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Mississippi Gov. Promises to Sign Ban on Gender-Affirming Care for Youth

Mississippi Gov. Promises to Sign Ban on Gender-Affirming Care for Youth

Mississippi Gov. Tate Reeves

Both houses of the legislature have OK'd the ban, and Gov. Tate Reeves says he's ready to stop what he calls "sick experimental treatments."

The Mississippi Senate Tuesday approved a ban on gender-affirming care for minors, already OK’d by the House, and Republican Gov. Tate Reeves says he’ll sign the bill into law.

“Sterilizing and castrating children in the name of new gender ideology is wrong,” Reeves tweeted Tuesday. “That plain truth is somehow controversial in today’s world. I called for us to stop these sick experimental treatments, and I look forward to getting the bill.”

In his State of the State address in January, Reeves said, “There is a dangerous and radical movement that is now being pushed upon America’s kids. It threatens the very nature of truth. Across the country, activists are advancing untested experiments and persuading kids that they can live as a girl if they’re a boy and that they can live as a boy if they’re a girl.”

However, gender-affirming care is not experimental, and it’s endorsed by the American Medical Association and other health care organizations. Genital surgery is almost never performed on minors — it’s not considered best practice — but young transgender people are often prescribed puberty blockers and hormones. Mississippi’s House Bill 1125 would ban all those treatments for people under 18. It will go into effect immediately when Reeves signs it, Mississippi Public Broadcasting reports.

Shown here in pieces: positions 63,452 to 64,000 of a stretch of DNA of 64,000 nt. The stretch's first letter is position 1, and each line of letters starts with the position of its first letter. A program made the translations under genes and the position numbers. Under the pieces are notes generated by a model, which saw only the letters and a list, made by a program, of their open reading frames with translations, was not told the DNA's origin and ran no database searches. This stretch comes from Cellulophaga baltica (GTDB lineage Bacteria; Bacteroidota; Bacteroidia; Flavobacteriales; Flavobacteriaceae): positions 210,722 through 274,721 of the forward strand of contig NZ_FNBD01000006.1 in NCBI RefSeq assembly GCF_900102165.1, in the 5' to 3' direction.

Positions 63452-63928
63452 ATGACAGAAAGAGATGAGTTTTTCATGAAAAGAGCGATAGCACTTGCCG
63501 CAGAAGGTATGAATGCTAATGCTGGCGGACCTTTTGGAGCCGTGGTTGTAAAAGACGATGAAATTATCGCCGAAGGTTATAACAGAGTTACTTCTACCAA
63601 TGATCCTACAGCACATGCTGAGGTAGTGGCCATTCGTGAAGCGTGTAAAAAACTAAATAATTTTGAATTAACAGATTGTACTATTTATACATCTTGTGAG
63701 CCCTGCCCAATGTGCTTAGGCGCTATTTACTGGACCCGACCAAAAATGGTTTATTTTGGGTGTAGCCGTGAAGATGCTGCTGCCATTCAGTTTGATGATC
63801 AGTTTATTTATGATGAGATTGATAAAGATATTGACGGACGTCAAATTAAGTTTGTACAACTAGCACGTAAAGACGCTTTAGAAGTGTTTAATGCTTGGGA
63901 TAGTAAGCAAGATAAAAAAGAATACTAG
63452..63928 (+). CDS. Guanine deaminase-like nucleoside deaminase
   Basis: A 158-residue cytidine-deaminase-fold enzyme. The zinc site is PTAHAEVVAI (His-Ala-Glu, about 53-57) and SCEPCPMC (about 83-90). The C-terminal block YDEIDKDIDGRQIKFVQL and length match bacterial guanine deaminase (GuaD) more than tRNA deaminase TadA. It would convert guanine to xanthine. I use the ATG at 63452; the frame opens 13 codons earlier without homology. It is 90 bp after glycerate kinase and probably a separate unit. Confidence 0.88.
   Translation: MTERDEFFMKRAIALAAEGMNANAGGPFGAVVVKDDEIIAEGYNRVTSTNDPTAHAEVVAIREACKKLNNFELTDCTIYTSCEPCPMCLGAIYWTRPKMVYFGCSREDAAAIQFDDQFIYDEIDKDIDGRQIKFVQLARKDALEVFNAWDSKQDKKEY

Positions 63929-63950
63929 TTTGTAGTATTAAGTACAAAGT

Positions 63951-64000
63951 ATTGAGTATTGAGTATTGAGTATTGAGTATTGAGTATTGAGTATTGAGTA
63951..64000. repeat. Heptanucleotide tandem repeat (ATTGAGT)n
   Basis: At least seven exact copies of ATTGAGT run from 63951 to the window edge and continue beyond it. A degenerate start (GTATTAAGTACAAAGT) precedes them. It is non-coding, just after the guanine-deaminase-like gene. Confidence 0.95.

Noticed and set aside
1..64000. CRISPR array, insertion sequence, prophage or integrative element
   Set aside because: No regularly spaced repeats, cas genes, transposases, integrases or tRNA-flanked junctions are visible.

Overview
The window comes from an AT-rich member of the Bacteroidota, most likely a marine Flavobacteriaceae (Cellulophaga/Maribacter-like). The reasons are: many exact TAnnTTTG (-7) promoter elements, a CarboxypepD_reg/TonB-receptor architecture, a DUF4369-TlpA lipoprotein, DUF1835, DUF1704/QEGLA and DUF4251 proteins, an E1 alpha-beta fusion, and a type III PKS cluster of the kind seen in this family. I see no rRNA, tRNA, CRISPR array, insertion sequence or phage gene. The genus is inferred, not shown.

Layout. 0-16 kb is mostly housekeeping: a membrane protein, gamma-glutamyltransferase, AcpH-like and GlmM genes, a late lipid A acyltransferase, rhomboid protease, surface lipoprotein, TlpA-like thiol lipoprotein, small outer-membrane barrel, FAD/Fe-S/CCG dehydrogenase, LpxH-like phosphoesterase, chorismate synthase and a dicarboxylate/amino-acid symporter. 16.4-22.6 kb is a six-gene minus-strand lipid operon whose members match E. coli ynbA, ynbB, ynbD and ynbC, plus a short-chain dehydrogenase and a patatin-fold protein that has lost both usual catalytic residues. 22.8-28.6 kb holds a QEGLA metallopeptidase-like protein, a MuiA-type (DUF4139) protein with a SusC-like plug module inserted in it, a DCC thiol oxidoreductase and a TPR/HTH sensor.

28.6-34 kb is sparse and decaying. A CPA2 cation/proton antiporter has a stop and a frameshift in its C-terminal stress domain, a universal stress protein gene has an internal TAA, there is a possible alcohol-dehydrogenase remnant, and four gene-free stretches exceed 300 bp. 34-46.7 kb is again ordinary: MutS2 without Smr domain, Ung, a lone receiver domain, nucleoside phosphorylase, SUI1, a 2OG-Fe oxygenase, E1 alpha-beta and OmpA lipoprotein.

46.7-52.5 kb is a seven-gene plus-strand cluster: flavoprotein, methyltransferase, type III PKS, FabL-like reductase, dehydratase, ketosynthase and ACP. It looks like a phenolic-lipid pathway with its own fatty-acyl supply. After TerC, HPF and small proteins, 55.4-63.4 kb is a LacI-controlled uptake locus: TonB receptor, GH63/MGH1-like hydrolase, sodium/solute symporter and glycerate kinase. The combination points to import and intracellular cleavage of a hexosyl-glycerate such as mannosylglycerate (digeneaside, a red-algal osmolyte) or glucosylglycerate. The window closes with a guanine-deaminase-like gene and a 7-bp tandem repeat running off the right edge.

Gender-confirming surgeries are already unavailable in Mississippi, and hormone therapy is available only to those 16 and older, with parental consent, the broadcaster notes.

Reeves is well known for anti-LGBTQ+ and specifically anti-trans stances. In March 2021, he signed a bill into law barring trans girls and women from competing in female sports in public schools, the first anti-trans bill to be signed that year.

Civil rights groups have promised to take legal action if HB 1125 becomes law. The American Civil Liberties Union’s Mississippi affiliate is asking supporters of trans rights to urge Lt. Gov. Delbert Hosemann to oppose the legislation.

States that have already restricted gender-affirming care for youth include Alabama and Arkansas, where laws are currently blocked by court action, and most recently, South Dakota and Utah (by legislation) and Florida (through action by medical boards).

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